‘Matariki baby’ Stacey Morrison heads home for special broadcast

Mānawatia a Matariki, happy birthday - and good luck with getting the kids sorted.

Broadcaster Stacey Morrison faces a hectic week, with the “Matariki baby” juggling whānau, her June 25 birthday, and co-hosting the national Māori New Year coverage from her own haukāinga (home territory).

Morrison spoke to Stuff ahead of the official Mānawatia a Matariki 2024 broadcast from Treble Cone in Wānaka, a significant event for home iwi Ngāi Tahu.

While she thought Matariki was becoming a part of Kiwis’ everyday lives, it was a particularly busy time for her, husband Scotty Morrison, and their three children.

Read this story in te reo Māori and English here. / Pānuitia tēnei i te reo Māori me te reo Pākehā ki konei.

“It’s been a part of our three kids’ upbringing, but it’s a busy time for our whānau. We do one hautapu together, this year my daughter is in a kapa haka competition, and it’s my birthday, I’m a Matariki baby.”

People had spent the first two Matariki holidays getting used to the event, she said, but this year had the opportunity to be “amazing”.

The programme begins with a live broadcast of the hautapu ceremony at dawn, and will feature reports from across the regions, as well as a live musical performance from the Modern Māori Quartet.

Morrison and Mātai Smith will co-host the broadcast. Morrison’s whakapapa to Ngāi Tahu, known in the language of the region as Kai Tahu, made the event personally significant too.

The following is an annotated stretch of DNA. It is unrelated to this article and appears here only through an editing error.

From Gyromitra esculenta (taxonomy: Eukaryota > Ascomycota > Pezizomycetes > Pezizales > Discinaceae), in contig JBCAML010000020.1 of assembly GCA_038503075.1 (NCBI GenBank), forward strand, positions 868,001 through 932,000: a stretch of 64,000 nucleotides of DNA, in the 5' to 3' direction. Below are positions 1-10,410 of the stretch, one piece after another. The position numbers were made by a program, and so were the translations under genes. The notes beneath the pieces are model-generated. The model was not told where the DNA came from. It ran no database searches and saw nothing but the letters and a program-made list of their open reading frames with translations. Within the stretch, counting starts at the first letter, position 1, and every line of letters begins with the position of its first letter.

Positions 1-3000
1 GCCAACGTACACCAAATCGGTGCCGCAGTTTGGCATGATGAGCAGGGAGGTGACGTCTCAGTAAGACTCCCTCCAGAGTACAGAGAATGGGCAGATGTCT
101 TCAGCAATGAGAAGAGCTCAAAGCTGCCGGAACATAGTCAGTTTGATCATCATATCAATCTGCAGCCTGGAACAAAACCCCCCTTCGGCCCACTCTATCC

Kai Tahu co-ordinator Paulette Tamati-Elliffe said the iwi had the opportunity this year to realise the wildest dreams of its tūpuna or ancestors.

“It’s a bit daunting, but we’re excited and we’ve been preparing for the last few months. For us, it’s a huge responsibility to carry this kaupapa and we want to make sure that we afford it as much honour, prestige and mana as we can.”

Hosting the event had reinvigorated the iwi’s research, restoring its own “mātauraka Kai Tahu” (iwi knowledge), she said.

“So, through this process of being asked to host this year’s hautapu, we’ve undertaken a lot of research around some of our own traditions.

“We’ve looked closely at tribal manuscripts to look at what our ancestors left for us, and we’re sort of piecing together our understanding of this time of year.”

The iwi would proudly carry its ancestors forward, Tamati-Elliffe said, and know that those ancestors would be proud to see that their descendants were reclaiming their language, practices and traditions - and sharing them with the nation.

“Those aspirations and dreams of our ancestors are being embodied in this generation.”

Stuff will livestream the broadcast from 6am on June 28. It will also be available on TVNZ 1, TVNZ+, Three, Sky Open, Whakaata Māori, Radio New Zealand and iwi radio.

- Stuff